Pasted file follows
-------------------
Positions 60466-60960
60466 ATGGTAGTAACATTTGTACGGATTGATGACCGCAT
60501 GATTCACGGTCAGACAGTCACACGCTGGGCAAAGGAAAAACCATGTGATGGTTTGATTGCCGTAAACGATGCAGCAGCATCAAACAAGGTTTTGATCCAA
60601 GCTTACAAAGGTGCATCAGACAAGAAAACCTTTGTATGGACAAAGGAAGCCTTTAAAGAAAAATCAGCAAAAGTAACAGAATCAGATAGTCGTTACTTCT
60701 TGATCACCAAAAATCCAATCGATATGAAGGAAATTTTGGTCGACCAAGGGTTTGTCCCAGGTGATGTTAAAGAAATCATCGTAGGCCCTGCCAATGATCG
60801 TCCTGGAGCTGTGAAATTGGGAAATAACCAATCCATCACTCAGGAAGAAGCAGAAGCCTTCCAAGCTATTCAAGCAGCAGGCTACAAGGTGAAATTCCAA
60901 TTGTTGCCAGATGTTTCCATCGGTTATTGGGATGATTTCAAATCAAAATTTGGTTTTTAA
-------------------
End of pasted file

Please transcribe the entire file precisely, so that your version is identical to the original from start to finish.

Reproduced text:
Positions 60466-60960
60466 ATGGTAGTAACATTTGTACGGATTGATGACCGCAT
60501 GATTCACGGTCAGACAGTCACACGCTGGGCAAAGGAAAAACCATGTGATGGTTTGATTGCCGTAAACGATGCAGCAGCATCAAACAAGGTTTTGATCCAA
60601 GCTTACAAAGGTGCATCAGACAAGAAAACCTTTGTATGGACAAAGGAAGCCTTTAAAGAAAAATCAGCAAAAGTAACAGAATCAGATAGTCGTTACTTCT
60701 TGATCACCAAAAATCCAATCGATATGAAGGAAATTTTGGTCGACCAAGGGTTTGTCCCAGGTGATGTTAAAGAAATCATCGTAGGCCCTGCCAATGATCG
60801 TCCTGGAGCTGTGAAATTGGGAAATAACCAATCCATCACTCAGGAAGAAGCAGAAGCCTTCCAAGCTATTCAAGCAGCAGGCTACAAGGTGAAATTCCAA
60901 TTGTTGCCAGATGTTTCCATCGGTTATTGGGATGATTTCAAATCAAAATTTGGTTTTTAA